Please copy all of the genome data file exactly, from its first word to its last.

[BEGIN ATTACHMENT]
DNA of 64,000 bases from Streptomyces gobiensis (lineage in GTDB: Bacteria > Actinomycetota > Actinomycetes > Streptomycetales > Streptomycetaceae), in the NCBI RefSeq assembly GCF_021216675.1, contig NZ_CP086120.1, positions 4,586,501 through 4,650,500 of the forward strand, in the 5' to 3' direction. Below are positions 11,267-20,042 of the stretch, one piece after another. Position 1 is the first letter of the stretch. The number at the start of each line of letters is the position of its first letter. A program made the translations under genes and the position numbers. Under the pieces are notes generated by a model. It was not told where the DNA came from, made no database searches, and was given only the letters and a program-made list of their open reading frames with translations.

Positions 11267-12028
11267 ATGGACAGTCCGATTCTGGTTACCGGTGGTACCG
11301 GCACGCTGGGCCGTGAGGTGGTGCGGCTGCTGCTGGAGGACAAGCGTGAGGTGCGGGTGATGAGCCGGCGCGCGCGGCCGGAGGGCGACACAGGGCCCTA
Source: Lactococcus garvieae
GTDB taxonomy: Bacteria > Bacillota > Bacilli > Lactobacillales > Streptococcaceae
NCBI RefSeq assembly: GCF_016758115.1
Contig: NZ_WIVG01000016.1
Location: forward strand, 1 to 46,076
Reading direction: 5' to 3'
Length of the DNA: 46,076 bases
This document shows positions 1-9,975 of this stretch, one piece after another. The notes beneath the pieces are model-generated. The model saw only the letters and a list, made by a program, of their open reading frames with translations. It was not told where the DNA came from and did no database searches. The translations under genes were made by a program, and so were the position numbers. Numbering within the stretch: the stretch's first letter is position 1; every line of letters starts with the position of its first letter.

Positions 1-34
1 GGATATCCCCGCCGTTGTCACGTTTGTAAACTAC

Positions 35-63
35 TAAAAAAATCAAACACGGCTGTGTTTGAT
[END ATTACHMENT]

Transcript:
DNA of 64,000 bases from Streptomyces gobiensis (lineage in GTDB: Bacteria > Actinomycetota > Actinomycetes > Streptomycetales > Streptomycetaceae), in the NCBI RefSeq assembly GCF_021216675.1, contig NZ_CP086120.1, positions 4,586,501 through 4,650,500 of the forward strand, in the 5' to 3' direction. Below are positions 11,267-20,042 of the stretch, one piece after another. Position 1 is the first letter of the stretch. The number at the start of each line of letters is the position of its first letter. A program made the translations under genes and the position numbers. Under the pieces are notes generated by a model. It was not told where the DNA came from, made no database searches, and was given only the letters and a program-made list of their open reading frames with translations.

Positions 11267-12028
11267 ATGGACAGTCCGATTCTGGTTACCGGTGGTACCG
11301 GCACGCTGGGCCGTGAGGTGGTGCGGCTGCTGCTGGAGGACAAGCGTGAGGTGCGGGTGATGAGCCGGCGCGCGCGGCCGGAGGGCGACACAGGGCCCTA
Source: Lactococcus garvieae
GTDB taxonomy: Bacteria > Bacillota > Bacilli > Lactobacillales > Streptococcaceae
NCBI RefSeq assembly: GCF_016758115.1
Contig: NZ_WIVG01000016.1
Location: forward strand, 1 to 46,076
Reading direction: 5' to 3'
Length of the DNA: 46,076 bases
This document shows positions 1-9,975 of this stretch, one piece after another. The notes beneath the pieces are model-generated. The model saw only the letters and a list, made by a program, of their open reading frames with translations. It was not told where the DNA came from and did no database searches. The translations under genes were made by a program, and so were the position numbers. Numbering within the stretch: the stretch's first letter is position 1; every line of letters starts with the position of its first letter.

Positions 1-34
1 GGATATCCCCGCCGTTGTCACGTTTGTAAACTAC

Positions 35-63
35 TAAAAAAATCAAACACGGCTGTGTTTGAT